For more than 235 years, the Postal Service has been one of the nation’s largest employers of veterans, second only to the Department of Defense. In fact, we currently have 98,746 employees — 16 percent of our workforce, including 9,617 women — who have worn military and postal uniforms with pride.
The Postal Service continues its commitment to the American veteran through its hiring practices and through its stamp program, including this year’s First Class Forever Stamp tribute to the Korean War recipients of our nation’s highest award for valor in combat, the Medal of Honor.
In fact, most of us in the Postal Service have a family member or close acquaintance who served in our Armed Forces. For some, your thoughts are with a loved one in service to America today.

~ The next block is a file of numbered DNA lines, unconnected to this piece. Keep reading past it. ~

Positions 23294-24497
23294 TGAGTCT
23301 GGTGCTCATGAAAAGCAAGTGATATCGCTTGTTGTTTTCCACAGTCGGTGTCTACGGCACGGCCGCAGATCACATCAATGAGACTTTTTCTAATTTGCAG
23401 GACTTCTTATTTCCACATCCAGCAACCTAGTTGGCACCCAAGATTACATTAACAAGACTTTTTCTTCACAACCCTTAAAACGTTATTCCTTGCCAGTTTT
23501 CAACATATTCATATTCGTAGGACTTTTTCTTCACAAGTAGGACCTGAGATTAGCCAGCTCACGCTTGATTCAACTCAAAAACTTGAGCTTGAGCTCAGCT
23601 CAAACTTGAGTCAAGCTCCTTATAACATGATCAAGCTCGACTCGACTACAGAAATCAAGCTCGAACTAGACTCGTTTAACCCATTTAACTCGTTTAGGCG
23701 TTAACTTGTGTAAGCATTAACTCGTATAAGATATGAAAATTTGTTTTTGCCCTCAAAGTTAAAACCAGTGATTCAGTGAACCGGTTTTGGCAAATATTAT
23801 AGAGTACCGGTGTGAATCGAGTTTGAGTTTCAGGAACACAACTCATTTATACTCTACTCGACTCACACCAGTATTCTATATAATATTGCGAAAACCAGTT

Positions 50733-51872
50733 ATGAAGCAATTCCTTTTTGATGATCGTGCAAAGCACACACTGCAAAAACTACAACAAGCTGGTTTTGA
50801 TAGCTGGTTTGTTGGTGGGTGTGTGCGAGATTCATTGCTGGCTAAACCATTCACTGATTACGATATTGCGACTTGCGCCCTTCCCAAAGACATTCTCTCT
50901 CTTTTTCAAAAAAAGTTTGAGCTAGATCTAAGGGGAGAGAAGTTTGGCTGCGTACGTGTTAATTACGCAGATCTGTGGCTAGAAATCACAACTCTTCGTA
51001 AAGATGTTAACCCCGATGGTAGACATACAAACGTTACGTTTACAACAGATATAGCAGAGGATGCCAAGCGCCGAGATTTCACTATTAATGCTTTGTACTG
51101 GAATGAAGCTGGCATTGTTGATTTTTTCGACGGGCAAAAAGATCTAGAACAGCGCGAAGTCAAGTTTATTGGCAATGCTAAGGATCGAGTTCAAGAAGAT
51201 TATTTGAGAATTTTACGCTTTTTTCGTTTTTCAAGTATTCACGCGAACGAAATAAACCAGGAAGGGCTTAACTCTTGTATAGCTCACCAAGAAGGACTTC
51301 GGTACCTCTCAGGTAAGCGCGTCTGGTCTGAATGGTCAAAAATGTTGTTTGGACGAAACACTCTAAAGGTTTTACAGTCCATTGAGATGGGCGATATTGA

How different our days would be if no one had answered Freedom’s call. The mix of our mail illustrates the many freedoms secured for us by our nation’s veterans:
– The freedom of speech – we see it every day in the diverse subjects of magazines, newspapers and catalogs that our customers receive.
– The freedom to vote – we have just seen how political mail remains an important way for people to learn about candidates and community issues.
– The freedom against unjust search and seizure — we are another layer of protection with the secure seal of first class mail.
– The freedom of assembly and freedom of religion – every day, we sort and deliver direct mail on behalf of clubs, organizations, church groups and fraternal associations. Despite their different ideas, they can use a trusted, common mail stream without fear or hesitation.
The fruit of a veteran’s service is apparent – at the mailbox of every home across our great nation — every day.